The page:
(Speech delivered at the “Thirst For Peace: Religions and Cultures in Dialogue” in Assisi, Italy on September 18-20, 2016, on the Panel Discussion “Terrorism Denies God.” Pope Francis addressed some 400 participating leaders from various religions worldwide, on September 20, the World Day of Prayer for Peace).
Some two weeks ago on September 2, an improvised explosive device (IED) detonated in the crowded night market of the southern city of Davao, Philippines. Fifteen were killed and some 69 other shoppers and promenaders were wounded. Most were Christians.
The Abu Sayyaf Group (ASG) claimed responsibility for it and credited its ally, Daulat Ul-Islamiya for the crime.
Previous to the bombing, President Rodrigo Duterte had ordered the military to wage an all-out offensive to crush them. The Davao terrorism was a signal to the Philippine President that ASG power can reach anywhere, even his own city of Davao.
Who are the Abu Sayyaf?
Their name, Abu Sayyaf, is Arabic and means “Bearer of the Sword.” They are a violent group estimated at 400 members built around close knit family structures that give them unity.
Their founder was a former teacher on the island of Basilan. He trained with Al-Qaeda and fought against the Russians in Afghanistan. Al-Qaeda operatives and members of Malaysian and Indonesian terrorist groups have trained them. They are aligned particularly with the Indonesian terrorist group, Jemaah Islamiyah.
They have confronted and eluded military and police offensives with relatively few casualties in the past 15 years. A good number of ASG commanders and bandits have been killed but the government has not decimated their forces.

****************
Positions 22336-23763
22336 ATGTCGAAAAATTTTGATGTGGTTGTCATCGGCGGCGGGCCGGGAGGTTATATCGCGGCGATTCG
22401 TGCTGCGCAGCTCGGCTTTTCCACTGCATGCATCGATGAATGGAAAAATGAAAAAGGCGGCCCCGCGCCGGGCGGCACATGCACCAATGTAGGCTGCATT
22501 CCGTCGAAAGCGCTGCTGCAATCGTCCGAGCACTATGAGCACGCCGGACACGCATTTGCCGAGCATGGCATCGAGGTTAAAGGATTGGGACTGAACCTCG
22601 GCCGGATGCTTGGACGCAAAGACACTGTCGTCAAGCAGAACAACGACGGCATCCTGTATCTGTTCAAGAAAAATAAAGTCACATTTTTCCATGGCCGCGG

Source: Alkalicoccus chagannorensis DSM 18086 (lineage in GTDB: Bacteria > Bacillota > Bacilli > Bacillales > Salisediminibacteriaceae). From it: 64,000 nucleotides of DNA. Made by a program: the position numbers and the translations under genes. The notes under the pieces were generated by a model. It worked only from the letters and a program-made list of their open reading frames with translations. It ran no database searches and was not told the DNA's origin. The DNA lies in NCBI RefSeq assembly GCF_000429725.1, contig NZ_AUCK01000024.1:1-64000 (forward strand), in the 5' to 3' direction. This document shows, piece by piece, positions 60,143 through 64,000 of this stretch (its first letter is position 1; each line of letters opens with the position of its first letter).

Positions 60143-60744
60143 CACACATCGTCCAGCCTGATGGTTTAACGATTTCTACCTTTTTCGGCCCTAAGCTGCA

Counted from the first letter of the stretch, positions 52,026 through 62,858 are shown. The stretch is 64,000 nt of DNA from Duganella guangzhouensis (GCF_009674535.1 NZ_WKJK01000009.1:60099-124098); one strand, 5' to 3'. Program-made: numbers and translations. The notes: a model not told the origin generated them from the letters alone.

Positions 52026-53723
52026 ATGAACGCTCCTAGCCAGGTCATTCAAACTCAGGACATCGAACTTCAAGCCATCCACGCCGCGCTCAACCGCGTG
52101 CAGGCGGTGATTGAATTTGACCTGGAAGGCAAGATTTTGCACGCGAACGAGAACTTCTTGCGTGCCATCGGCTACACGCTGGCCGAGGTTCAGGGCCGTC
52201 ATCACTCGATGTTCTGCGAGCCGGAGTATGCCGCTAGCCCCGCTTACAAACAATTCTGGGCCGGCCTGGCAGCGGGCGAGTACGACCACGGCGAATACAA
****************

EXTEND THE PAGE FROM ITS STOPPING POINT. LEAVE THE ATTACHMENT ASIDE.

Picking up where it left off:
Their political and religious objective is to establish an independent Islamic state in southern Philippines. In the early years such ideological orientation was more pronounced. But even from the beginning they were already into criminal activities. In 1991 an ASG grenade kiled two American Evangelists. In 1995 the ASG burned the Zamboanga town of Ipil, killed 53 and took a number of hostages.
Through the years they have been on a rampage of killings, assassinations, bombings, kidnappings, extortion, and drug trafficking.
In 2004 the ASG bombing of a Superferry with 900 passengers just one hour after it left Manila was the most devastating ship disaster in Philippine history. 118 innocent passengers were killed. A sheer act of terrorism.
High profile kidnapping of Christian Filipinos and foreigners with ransoms up to millions of pesos and dollars for a group support their activities, Such are the kidnappings at world class beach resorts as at the Malaysian Sipadan Resort (2000), the Palawan Dos Palmas Resort (2001). In the Samal City Resort kidnapping (2015) two Canadian nationals were eventually beheaded. A third hostage, a Norwegian, was released only two days ago, after about a year of captivity. Also released were Indonesian fishermen.
In the abduction of students and teachers of a Basilan Catholic school in 2000, Fr. Roel Gallardo, a Claretian priest was horrendously tortured and finally executed.
Part of the terroristic activities is the beheading of victims, whose governments would not pay the ransom demands of the ASG.
ASG claims that their terrorist activities are in support of their ideological and religious objective of establishing a Muslim state.
The United Nations and several Western and Asian countries have called it officially as a terrorist organization.